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History of Pesticide Disposal off the Coast of Los Angeles

By: Soichiro Tanaka


Huge amount of DDT was found near Santa Catalina Island, California. (Scripps Institution of Oceanography at UC San Diego)


Pesticides have been fundamental to agriculture since the Green Revolution in the 1960s and 1970s. Pesticide use exponentially increased agricultural production globally, nearly quadrupling food grain production in India from 1954. While pesticides’ role in reducing world hunger cannot be understated, the world continues to suffer the side effects of pesticide use without sufficient regulations, as shown in the case of DDT off the coast of Los Angeles, California.

Dichlorodiphenyltrichloroethane, commonly known as DDT, is a type of insecticide that was developed in the 1940s. The US military used DDT during World War II to combat vector-borne diseases such as typhus and malaria common in tropical countries. During the typhus epidemic in Germany and Italy, cases of malaria decreased from 400,000 in 1946 to virtually none in a mere four-year period. After the war, DDT use expanded to agriculture due to its potency, versatility, and reasonable cost. According to the National Pesticide Information Center, production of DDT reached its peak in 1963 at 188 million pounds a year.

Despite the increased productivity of DDT, public health concerns regarding its use started to emerge in the 1960s. After several protests and appeals had taken place in the late 50s, Rachel Carson, a renowned American writer, published Silent Spring in 1962, which “meticulously described how DDT entered the food chain and accumulated in the fatty tissues of animals, including human beings, and caused cancer and genetic damage.”

Silent Spring’s release heightened skepticism surrounding DDT among the American public. Government officials at the time launched a research committee, which confirmed the veracity of Carson’s claim. The book catalyzed increased environmental regulation and the establishment of the EPA in 1970, which would later ban the use of DDT in 1972.

The DDT problems seemed to have been resolved until leaking barrels containing the chemical were discovered near Santa Catalina Island in Los Angeles. Until the early 1970s, the Montrose Chemical Corporation manufacturing plant located in Torrance, California, was one of the largest manufacturers of DDT globally. The company defended the use of DDT despite increasing public disapproval and supplied governments from Brazil to India for malaria eradication. In this process, the company dumped barrels of chemicals near Santa Catalina Island, some of which were punctured for a faster process. The Los Angeles Times estimates that as many as half a million barrels were dumped, which could amount to approximately 384 to 1,535 tons of DDT.

Three decades of dumping toxic chemicals into the ocean were more than enough to affect the ecosystem surrounding the dumping sites. Researchers reported that sea lions with higher concentrations of DDT and other chemicals in their blubber were more prone to having cancer and an unknown herpes virus. Sea lions’ long lifespan makes them susceptible to pollution since they are more prone to chronic accumulation. Due to the amount of DDT remaining on the seafloor, marine animals are continuously threatened by the decade-old chemicals that can climb up the food chain and affect all organisms in the ecosystem.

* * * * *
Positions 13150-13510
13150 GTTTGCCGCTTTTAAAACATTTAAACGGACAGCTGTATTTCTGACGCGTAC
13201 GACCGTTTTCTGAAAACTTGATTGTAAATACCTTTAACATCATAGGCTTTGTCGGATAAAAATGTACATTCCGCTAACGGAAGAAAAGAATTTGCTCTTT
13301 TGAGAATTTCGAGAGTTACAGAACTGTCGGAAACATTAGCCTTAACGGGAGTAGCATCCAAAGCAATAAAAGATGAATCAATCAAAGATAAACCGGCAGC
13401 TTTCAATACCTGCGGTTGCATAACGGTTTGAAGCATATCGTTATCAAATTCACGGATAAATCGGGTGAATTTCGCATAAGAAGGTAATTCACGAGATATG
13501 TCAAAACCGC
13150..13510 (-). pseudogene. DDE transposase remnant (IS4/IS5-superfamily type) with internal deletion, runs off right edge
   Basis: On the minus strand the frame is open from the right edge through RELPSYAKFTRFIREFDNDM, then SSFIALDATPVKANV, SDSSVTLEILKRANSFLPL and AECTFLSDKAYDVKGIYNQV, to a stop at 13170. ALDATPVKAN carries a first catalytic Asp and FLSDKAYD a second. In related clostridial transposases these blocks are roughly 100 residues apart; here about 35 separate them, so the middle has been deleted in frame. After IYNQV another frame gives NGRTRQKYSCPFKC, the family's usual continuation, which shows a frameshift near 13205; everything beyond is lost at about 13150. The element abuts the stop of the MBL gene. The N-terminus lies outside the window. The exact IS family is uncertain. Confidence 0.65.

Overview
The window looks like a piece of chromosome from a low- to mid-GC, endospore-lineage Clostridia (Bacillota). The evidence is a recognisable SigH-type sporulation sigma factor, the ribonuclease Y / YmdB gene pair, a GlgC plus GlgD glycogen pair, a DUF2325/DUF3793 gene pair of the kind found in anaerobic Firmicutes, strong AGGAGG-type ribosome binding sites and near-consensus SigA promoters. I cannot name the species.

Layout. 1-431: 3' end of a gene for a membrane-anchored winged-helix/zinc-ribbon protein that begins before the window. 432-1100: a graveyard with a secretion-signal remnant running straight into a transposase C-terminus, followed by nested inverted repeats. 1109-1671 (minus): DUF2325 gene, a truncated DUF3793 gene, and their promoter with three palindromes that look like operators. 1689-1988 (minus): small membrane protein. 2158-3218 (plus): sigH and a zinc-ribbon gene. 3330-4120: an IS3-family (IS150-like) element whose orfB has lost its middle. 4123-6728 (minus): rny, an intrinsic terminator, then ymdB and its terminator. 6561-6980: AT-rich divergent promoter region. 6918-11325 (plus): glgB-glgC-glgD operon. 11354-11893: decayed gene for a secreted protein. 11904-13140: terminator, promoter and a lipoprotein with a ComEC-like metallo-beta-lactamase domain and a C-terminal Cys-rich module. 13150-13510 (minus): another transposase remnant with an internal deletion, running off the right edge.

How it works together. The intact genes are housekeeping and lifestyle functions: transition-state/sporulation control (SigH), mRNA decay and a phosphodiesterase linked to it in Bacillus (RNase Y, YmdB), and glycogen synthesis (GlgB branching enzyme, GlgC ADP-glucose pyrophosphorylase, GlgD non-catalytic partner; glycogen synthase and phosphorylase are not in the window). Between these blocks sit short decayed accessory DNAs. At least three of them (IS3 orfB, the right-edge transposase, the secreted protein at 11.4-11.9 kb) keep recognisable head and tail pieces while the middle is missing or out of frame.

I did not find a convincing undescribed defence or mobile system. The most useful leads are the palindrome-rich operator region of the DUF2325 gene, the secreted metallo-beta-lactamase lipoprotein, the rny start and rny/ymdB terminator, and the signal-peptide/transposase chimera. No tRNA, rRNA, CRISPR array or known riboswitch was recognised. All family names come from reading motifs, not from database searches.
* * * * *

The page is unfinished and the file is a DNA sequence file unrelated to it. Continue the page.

While some possible solutions, like the removal of the barrels, have been proposed, neither the government nor the public are sure if these steps would be feasible or effective in reducing pollution levels and restoring the damaged ecosystem.  While measures to reverse past disasters are limited, as a community, we can proactively prevent another potentially irreversible disaster such as DDT pollution. By promoting awareness of environmental disasters and advocating for more stringent regulations, we can defend ecosystems from further threats.



 

Works Cited


Aaron Miguel Cantú. (2021, April 30). California’s legacy of DDT waste: underwater dump site uncovers a toxic history. The Guardian. https://www.theguardian.com/environment/2021/apr/29/californias-legacy-of-ddt-waste-underwater-dump-site-uncovers-a-toxic-history


DDT - A Brief History and Status. (2023, April 3). EPA. Retrieved January 9, 2024, from https://www.epa.gov/ingredients-used-pesticide-products/ddt-brief-history-and-status


DDT. (2000). National Pesticide Information Center. http://npic.orst.edu/factsheets/archive/ddttech.pdf


DDT Regulatory History: A Brief Survey (to 1975). (2016, September 14). EPA. https://www.epa.gov/archive/epa/aboutepa/ddt-regulatory-history-brief-survey-1975.html



NOAA. (2023, November 8). Montrose | Hazardous Waste Site. Retrieved January 9, 2024, from https://darrp.noaa.gov/hazardous-waste/montrose


The Origins of EPA. (2023, June 5). EPA. https://www.epa.gov/history/origins-epa


The Story of Silent Spring. (2015, August 13). NRDC. https://www.nrdc.org/stories/story-silent-spring


Xia, R. (2020, August 25). How the waters off Catalina became a DDT dumping ground. Los Angeles Times. https://www.latimes.com/projects/la-coast-ddt-dumping-ground/#:~:text=Shipping%20logs%20show%20that%20every,even%20the%20most%20dangerous%20poisons


Xia, R. (2021, January 31). Sea lions are dying from a mysterious cancer. The culprits? Herpes and DDT. Los Angeles Times. https://www.latimes.com/projects/la-coast-ddt-dumping-ground/#:~:text=Shipping%20logs%20show%20that%20every,even%20the%20most%20dangerous%20poisons


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